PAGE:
SUGAR HILL — Sugar Hill Municipal Court has operated for much of the city’s existence since 1939.
As of next week, it will be in a slightly more regimented way.
Sugar Hill’s City Council at its monthly work session Monday discussed adoption of uniform rules recently required by the state Supreme Court, designed to standardize municipal court proceedings. Gwinnett’s fourth largest city plans to vote the rules into effect as part of its consent agenda at its monthly public meeting Monday.
Mayor Gary Pirkle and council members had several questions at the work session for City Attorney Lee Thompson, who said the uniform rules won’t make much difference. Thompson said the rules will only formalize processes that previously haven’t been. In effect, he said, adoption of the rules is little more than public notice that the city is aware of them.
Thompson said the standardized rules will change little in a court as small as Sugar Hill’s, which typically handles zoning violations, property maintenance and soil erosion citations, etc. He said the rules might make a bigger difference in larger municipal courts like Duluth’s or Lawrenceville’s, or those handling traffic violations, shoplifting, minor drug offenses, etc.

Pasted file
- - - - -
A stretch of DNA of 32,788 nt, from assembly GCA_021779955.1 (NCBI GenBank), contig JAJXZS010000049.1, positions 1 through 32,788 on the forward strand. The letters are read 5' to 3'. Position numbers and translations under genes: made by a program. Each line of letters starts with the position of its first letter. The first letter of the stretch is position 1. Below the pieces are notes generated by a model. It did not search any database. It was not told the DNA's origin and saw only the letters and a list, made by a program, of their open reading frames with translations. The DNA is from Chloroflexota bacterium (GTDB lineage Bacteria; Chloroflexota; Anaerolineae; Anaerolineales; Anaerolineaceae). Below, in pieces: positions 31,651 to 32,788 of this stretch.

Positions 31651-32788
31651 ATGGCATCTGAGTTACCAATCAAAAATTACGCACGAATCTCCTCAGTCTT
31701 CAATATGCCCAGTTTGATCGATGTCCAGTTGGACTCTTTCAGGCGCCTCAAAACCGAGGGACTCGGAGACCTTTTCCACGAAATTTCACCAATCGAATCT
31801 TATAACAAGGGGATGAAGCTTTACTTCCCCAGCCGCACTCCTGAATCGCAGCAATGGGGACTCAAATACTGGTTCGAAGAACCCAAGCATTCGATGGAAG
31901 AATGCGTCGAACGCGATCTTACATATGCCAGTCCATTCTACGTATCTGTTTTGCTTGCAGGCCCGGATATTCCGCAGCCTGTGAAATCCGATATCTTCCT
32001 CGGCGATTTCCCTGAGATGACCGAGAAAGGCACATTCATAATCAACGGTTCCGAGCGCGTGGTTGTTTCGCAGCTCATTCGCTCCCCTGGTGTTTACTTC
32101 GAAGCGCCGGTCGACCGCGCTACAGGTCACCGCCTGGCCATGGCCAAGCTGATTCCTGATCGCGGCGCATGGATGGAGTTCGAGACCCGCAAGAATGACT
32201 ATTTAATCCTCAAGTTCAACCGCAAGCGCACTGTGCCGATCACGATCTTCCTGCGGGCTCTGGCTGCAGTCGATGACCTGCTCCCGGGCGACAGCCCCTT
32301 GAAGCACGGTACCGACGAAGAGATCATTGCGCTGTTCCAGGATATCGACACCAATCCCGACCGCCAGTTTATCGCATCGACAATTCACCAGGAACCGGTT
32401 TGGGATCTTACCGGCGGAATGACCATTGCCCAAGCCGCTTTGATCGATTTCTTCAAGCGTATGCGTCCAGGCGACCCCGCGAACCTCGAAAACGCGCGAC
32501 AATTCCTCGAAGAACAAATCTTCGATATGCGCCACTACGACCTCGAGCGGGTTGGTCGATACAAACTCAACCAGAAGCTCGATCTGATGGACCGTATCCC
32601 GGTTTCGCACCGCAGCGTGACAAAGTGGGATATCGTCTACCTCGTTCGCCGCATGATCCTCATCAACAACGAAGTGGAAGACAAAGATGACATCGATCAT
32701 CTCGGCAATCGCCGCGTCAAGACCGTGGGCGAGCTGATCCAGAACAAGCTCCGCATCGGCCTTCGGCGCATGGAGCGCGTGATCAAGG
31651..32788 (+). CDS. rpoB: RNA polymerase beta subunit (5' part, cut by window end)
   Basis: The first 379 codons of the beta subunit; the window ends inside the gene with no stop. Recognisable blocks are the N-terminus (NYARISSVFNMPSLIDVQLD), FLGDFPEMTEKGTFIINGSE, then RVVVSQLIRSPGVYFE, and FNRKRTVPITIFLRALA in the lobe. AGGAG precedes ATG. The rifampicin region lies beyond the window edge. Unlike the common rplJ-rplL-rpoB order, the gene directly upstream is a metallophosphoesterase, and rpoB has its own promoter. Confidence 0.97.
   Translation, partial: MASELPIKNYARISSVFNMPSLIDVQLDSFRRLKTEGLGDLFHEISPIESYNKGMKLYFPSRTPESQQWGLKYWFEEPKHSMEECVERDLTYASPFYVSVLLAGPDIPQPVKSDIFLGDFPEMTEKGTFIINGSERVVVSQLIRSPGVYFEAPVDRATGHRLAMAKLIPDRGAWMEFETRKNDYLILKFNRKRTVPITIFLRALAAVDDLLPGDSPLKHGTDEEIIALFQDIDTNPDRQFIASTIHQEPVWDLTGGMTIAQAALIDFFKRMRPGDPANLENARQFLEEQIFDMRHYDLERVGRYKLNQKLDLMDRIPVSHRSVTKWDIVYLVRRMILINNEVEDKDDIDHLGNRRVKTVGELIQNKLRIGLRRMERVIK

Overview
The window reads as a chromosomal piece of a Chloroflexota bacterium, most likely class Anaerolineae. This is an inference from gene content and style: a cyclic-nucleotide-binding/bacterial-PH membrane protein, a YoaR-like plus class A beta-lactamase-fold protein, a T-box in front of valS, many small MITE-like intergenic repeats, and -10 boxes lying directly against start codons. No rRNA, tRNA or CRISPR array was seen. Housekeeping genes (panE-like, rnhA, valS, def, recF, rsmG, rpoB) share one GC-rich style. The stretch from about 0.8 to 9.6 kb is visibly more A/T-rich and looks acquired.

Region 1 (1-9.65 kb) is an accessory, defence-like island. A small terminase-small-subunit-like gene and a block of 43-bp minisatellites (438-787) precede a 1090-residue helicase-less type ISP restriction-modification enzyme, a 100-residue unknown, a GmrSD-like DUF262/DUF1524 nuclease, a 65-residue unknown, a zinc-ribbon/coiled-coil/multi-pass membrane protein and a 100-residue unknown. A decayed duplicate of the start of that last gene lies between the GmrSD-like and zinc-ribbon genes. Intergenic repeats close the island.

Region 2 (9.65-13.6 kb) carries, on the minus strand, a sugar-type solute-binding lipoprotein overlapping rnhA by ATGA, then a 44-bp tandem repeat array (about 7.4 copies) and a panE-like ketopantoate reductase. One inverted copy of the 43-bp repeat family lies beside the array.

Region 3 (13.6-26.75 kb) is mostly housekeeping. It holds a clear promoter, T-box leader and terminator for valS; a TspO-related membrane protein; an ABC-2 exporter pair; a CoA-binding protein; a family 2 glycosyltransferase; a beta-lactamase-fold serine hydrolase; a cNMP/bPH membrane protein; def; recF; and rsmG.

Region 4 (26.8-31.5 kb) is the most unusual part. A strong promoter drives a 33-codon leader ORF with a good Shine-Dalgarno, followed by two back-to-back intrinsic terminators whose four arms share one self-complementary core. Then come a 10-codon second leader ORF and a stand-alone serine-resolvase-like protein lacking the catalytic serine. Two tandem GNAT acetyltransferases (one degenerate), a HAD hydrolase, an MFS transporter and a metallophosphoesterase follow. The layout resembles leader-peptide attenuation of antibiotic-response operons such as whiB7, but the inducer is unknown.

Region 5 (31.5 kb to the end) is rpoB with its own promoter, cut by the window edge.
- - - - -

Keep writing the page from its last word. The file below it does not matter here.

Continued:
Sugar Hill Municipal Court, run by Judge Margaret Washburn, typically meets only monthly, an increase from the every three months Thompson recalls when he became city attorney in 1983.
Thompson said one of the biggest changes will be the requirement that all proceedings be recorded. That means Sugar Hill will have to make at least audio recordings of all proceedings. Previously, the city recorded only those proceedings requested.
Interestingly, Thompson, who also is city attorney in Duluth and Grayson, said he just recently became aware that standard rules were to be adopted.
“We received no notification this had been done (by the state Supreme Court),” he said. “We somewhat stumbled across it while doing something for another city, actually.”
Thompson said the state Supreme Court wants uniformity in municipal courts statewide. He said common rules have long existed for superior and state courts, but previously not municipal courts.
“The Supreme Court wants municipal courts operating on a standard set of rules,” he said. “We’ve been doing pretty much that anyway.”